2012 Week 1 of Great Fast - Devotional & Scripture Readings
Written by Rev. Dn. Philip Mathew
With the Sunday of the Miracle at Cana, the Church leaves the liturgical period of the Lord's Epiphany, in which she celebrates the manifestation of her Bridegroom to the universe at his Baptism, and enters with him into the desert of Great Lent for the holy forty days of spiritual struggle. For many of us, the coming of Great Lent is dreadful. We understand it in terms of restrictions, in terms of "thou shalt nots". Gone are the meats, fish, and dairy products which make our meals enjoyable to us. Gone, also, is breakfast, and maybe lunch too. We limit our entertainment during these days as well, and so parties and social activities, movies, TV, and music, all are banished for a time and to a degree. In their place, of course, are vegetables, spiritual activities, reading, prayer, silence, almsgiving, hearing and doing of the word of God, partaking of the holy mysteries armed with the grace of repentance and a good confession, and so on. But most of us feel an aversion to these things, at least to some degree. We'd prefer that Easter Sunday come quickly so that we can return to our normal routines; hearing about a big wedding feast (John 2.1-11) seems to be a cruel way of starting a time of deprivation.
The inner aversion we feel towards the spiritual and physical struggle of Great Lent, and of fasting in general, is an indication of our fallen nature. For, as the holy fathers unanimously teach us, the Lenten struggle is really our effort at living the life of Paradise in this world. There was no killing and eating of animals in Eden, there was no stuffing oneself with food, there weren't any diversions or distractions. Man simply lived in uninterrupted communion with God, and in communion with creation. The first distraction from this uninterrupted communion was, in fact, the sin of Adam, and even today we feel its effects in our fallen nature which rebels against everything that is good and holy. .
That is why we consider the days and times of fasting only as times of negation, as times of deprivation, but this is far from the truth. It is that, of course, but it is much more. By letting go of certain things and putting them aside, we free ourselves from their influence so that we can love and serve God and one another without hindrance. We say "no" in order to say "yes". Today's readings point this out to us in dramatic fashion. They proceed from the revelation and declaration of God's law on Mount Sinai (Exodus 20.1-21) to the prophet's call to repentance, fasting, and mourning for our inability to live according to them (Joel 2.12-20), and to God's response to Isaiah about the meaning and content of true fasting (Isaiah 58.5-14). St Paul exhorts us to good and moral living in this world, to rejecting the things of this world and seeking the things which are above, since we have been raised up with Christ, who sits at God's right hand (Colossians 3.1-17). And with our spiritual eyes raised on high, we meditate on the wedding feast of Cana as the icon, the image, of our ultimate goal: the heavenly marriage feast of the Bridegroom, Christ, and his bride, the Church, that wedding feast which we participate in every time we celebrate the Holy Qurbana.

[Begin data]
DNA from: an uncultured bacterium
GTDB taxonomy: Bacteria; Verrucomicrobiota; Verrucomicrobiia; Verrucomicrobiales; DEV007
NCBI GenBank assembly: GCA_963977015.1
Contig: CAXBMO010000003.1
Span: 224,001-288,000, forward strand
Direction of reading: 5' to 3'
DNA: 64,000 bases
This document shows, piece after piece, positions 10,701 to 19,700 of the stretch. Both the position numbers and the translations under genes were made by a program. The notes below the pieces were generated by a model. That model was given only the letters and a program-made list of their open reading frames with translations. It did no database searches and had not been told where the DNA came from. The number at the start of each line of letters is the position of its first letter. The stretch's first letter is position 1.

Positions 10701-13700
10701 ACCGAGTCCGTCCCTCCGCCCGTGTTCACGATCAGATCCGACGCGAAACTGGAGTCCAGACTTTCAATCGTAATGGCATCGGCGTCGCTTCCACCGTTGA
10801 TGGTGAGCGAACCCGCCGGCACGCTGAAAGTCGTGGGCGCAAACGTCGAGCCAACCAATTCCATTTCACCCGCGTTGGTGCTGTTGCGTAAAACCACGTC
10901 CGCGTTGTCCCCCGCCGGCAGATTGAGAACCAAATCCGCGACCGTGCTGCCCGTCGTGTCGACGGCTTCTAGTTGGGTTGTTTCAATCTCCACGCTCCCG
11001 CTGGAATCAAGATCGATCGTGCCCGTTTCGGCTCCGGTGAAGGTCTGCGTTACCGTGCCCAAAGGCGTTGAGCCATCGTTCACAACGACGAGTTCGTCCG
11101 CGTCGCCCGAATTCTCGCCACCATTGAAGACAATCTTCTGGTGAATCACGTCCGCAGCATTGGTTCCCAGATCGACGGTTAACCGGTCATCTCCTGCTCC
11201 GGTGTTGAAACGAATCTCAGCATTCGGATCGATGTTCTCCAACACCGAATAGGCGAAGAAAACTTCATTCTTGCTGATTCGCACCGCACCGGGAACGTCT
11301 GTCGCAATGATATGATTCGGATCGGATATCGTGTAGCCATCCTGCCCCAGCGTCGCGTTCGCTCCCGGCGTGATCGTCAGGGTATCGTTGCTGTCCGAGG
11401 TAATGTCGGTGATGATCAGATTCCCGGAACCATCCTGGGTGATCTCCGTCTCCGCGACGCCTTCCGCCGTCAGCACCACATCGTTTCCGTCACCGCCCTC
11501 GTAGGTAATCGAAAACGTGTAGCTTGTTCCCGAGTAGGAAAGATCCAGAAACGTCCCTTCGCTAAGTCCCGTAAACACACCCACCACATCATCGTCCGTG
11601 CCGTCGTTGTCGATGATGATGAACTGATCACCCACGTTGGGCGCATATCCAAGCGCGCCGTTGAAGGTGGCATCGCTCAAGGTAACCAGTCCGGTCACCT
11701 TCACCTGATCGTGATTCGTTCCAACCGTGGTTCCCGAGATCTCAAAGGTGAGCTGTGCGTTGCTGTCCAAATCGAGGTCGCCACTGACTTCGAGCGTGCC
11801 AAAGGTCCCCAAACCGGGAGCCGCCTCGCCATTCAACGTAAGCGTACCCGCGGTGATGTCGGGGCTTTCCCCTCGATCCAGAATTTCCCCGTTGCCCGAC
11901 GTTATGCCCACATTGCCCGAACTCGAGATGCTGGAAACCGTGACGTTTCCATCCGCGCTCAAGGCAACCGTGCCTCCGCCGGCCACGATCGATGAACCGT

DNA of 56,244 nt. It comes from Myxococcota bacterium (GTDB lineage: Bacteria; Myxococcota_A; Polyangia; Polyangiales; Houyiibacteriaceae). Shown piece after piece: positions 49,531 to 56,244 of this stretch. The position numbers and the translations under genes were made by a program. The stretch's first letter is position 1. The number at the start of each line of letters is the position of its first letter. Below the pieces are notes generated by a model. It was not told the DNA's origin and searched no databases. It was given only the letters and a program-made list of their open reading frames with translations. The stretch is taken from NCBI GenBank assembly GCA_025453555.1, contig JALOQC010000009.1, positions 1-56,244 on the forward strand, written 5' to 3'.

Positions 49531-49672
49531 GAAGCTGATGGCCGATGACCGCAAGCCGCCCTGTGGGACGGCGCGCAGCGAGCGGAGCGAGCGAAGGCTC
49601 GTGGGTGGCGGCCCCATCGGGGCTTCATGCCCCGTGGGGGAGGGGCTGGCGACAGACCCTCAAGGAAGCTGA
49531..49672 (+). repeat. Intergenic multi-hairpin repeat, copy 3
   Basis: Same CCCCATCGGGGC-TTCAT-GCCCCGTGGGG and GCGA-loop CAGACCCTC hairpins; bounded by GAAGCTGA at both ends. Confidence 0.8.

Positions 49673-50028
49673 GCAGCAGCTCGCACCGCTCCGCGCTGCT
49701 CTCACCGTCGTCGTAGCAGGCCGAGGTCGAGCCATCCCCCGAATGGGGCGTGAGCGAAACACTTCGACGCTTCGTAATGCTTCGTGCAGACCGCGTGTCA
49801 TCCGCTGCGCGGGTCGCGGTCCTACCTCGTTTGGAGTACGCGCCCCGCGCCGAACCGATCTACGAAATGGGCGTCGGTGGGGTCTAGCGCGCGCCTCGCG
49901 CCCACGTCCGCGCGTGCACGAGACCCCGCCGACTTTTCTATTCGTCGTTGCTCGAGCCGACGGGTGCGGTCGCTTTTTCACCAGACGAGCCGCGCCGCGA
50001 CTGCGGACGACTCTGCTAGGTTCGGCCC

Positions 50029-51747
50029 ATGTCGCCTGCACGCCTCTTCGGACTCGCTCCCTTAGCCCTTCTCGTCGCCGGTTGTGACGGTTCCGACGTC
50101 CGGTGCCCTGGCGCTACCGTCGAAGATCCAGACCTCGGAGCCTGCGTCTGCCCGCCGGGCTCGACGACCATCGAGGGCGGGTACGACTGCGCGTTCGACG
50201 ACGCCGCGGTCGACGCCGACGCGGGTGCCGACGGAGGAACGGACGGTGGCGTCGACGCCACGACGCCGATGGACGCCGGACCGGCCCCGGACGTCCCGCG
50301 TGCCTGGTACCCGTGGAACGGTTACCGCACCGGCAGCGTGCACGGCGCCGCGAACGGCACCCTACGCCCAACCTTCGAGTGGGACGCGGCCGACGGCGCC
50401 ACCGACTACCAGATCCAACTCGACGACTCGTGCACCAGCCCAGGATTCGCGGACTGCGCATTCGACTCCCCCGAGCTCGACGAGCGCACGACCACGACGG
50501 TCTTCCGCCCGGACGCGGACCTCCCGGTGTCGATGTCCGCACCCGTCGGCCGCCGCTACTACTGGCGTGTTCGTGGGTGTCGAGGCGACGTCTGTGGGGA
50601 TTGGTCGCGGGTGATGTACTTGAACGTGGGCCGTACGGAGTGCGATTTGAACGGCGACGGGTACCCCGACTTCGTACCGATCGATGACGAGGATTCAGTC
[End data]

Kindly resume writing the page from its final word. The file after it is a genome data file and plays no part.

Our Lenten discipline liberates us from those things which tie us down and imprison us with their false assurances that they will make us happy and free. In their place, we practice self-denial and the positive, virtuous practices outlined above. Our fallen selves rebel against these medicines, but they are the true means by which we become free, full of joy and peace, ready to become partakers in the heavenly marriage feast, where those who are invited taste of the best wine, kept for those who have waited and kept watch faithfully, rejoicing with Christ, in the presence of the Mother of God and all the saints. Having heard the words of God and received our "marching orders", let us go forth into the desert of Lent resolving to struggle and fight the good fight of faith, having before our eyes our goal and destination, and constantly having our minds, intellects, and hearts on high, where Christ sits at the right hand of God.
"Let us fast an acceptable and very pleasing fast to the Lord. True fast is the estrangement from evil, temperance of tongue, abstinence from anger, separation from desires, slander, falsehood, and perjury. Privation of these is true fasting." - St. Basil the Great
"O Lord and Master of my life, take from me the spirit of sloth, faintheartedness, lust of power and idle talk. But give rather the spirit of chastity, humility, patience and love to Thy servant. Yea, O Lord and King, grant me to see my own errors and not to judge my brother, for Thou art blessed from all ages to all ages. Amen." – Prayer of St. Ephrem the Syrian
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